Those Darn Stripes
Reviewed by Robert Leon Davis for Reader Views (01/2022)
“Those Darn Stripes” is a collection of over twenty-five stories pertaining to the life of a young author. It is a personal view into the mind, heart and soul of a young man, under forty, experiencing the ups-and-downs of life, as well as the unfortunate curves and unfair twists of joy and sadness that fate likes to throw in everyone’s path.
Much of this had to do with his parents’ deaths. Of all life’s curves, this was something that couldn’t be “solved” automatically; it was an extremely hurtful and painful issue unlike the “normal” negatives we all experience. His father, his mentor and guide, was the one who had helped him through all the problems he’d experienced. His mother had always provided love and kindness, nurturing him as he grew. Then, to top it off, he and his girlfriend experienced a somewhat rocky and conflicted relationship. Not because either did anything necessarily wrong, but as a young lady she had to deal with figuring things out all by herself—relationships, deaths, mean friends, and all sorts of things that took a toll. A toll that most experienced and seasoned adults couldn’t take, let alone a young adult.
Nelson displays his many vulnerabilities in a way that captures his extreme emotions, during both happy and sad events. The book especially highlights the moments spent with his beloved father and the many pearls of wisdom dad shared. His fascination with how life is revealed to him is shown in pictures that focus upon things like his favorite local citizens, fond memories, and picturesque tranquil scenes. The book clearly is his view of this complex thing called “Life” dissected in a way that slows it down so it can be simply understood.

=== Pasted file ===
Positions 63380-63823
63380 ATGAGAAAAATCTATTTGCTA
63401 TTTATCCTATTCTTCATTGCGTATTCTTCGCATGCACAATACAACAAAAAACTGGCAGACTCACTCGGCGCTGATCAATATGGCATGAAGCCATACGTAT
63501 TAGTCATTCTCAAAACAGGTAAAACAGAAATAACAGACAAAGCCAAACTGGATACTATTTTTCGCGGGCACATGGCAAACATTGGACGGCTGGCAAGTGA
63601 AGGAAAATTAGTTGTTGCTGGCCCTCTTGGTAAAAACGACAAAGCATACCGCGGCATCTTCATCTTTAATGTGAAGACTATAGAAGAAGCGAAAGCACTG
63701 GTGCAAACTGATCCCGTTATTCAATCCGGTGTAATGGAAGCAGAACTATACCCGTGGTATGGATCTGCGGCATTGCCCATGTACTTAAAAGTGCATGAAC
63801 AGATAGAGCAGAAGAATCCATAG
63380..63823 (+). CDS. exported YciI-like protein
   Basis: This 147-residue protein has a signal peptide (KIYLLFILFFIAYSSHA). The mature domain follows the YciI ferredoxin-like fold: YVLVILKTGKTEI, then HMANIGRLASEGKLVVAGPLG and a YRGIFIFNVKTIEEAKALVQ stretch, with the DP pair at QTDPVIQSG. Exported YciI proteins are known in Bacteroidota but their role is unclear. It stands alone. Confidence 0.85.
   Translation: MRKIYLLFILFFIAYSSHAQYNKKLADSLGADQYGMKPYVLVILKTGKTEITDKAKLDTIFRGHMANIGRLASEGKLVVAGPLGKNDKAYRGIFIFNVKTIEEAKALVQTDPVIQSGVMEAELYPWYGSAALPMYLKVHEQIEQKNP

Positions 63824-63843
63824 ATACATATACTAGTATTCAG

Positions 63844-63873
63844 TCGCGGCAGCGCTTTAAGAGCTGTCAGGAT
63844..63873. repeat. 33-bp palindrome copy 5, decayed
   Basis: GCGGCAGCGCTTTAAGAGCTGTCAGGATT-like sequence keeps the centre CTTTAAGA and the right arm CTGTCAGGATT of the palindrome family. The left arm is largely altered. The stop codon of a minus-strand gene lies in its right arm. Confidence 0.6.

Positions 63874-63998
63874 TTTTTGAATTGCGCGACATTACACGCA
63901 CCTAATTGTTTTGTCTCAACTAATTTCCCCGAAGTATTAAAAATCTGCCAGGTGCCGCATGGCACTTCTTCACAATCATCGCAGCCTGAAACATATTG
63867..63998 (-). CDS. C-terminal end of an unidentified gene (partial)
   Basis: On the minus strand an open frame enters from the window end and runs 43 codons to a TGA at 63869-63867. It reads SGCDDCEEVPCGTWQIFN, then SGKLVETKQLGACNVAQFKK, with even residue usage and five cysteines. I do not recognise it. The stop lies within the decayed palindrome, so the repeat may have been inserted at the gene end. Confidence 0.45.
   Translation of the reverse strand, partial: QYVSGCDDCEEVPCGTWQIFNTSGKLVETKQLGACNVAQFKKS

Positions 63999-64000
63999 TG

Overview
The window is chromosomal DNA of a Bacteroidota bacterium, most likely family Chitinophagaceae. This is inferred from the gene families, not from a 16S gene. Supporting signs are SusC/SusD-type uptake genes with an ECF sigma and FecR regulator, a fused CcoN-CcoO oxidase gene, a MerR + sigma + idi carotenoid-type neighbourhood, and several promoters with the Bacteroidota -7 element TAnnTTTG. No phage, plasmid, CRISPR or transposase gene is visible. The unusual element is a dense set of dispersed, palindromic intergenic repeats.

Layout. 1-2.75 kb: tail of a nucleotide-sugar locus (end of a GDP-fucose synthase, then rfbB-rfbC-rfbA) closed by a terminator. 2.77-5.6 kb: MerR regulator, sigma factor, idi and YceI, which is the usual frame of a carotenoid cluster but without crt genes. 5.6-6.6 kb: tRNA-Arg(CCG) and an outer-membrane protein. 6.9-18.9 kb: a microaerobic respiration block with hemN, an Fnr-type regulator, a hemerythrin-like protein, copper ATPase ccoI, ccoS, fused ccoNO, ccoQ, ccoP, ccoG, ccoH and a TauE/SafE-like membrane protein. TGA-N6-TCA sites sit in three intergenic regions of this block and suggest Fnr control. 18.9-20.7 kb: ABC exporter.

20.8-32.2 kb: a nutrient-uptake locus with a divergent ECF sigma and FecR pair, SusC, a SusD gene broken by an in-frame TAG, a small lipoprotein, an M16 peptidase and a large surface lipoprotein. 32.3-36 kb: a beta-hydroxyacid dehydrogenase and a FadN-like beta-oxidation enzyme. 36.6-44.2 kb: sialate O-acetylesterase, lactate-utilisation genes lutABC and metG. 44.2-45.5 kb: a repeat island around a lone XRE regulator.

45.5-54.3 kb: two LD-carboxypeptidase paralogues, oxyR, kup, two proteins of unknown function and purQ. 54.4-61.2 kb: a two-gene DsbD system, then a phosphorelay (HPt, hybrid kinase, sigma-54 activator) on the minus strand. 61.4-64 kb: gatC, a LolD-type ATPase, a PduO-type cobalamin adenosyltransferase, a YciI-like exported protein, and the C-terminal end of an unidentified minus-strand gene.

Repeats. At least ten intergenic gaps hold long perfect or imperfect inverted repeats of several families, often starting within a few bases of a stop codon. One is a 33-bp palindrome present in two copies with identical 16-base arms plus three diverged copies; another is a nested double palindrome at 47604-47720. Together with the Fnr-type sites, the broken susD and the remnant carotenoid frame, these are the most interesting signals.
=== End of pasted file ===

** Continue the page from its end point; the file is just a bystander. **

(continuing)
“Those Darn Stripes” is a fascinating work opening the doors on life, love, and meaning. It’s a very refreshing read, in that many young men aren’t able to describe situations quite so vividly and graphically as this author does. Every encounter, be it a pleasant one or even his father’s death has true meaning, and he demonstrates great insight into what is being revealed. The brilliant parts of this book is the non-prejudicial and non-biased way he sees, and has seen, the world. He teaches acceptance. As a senior citizen I can’t ever remember any time when I ever understood life as being “accepting.”
This is a definite “must read” for any human, no matter your age. “5-Stars” plus, easily!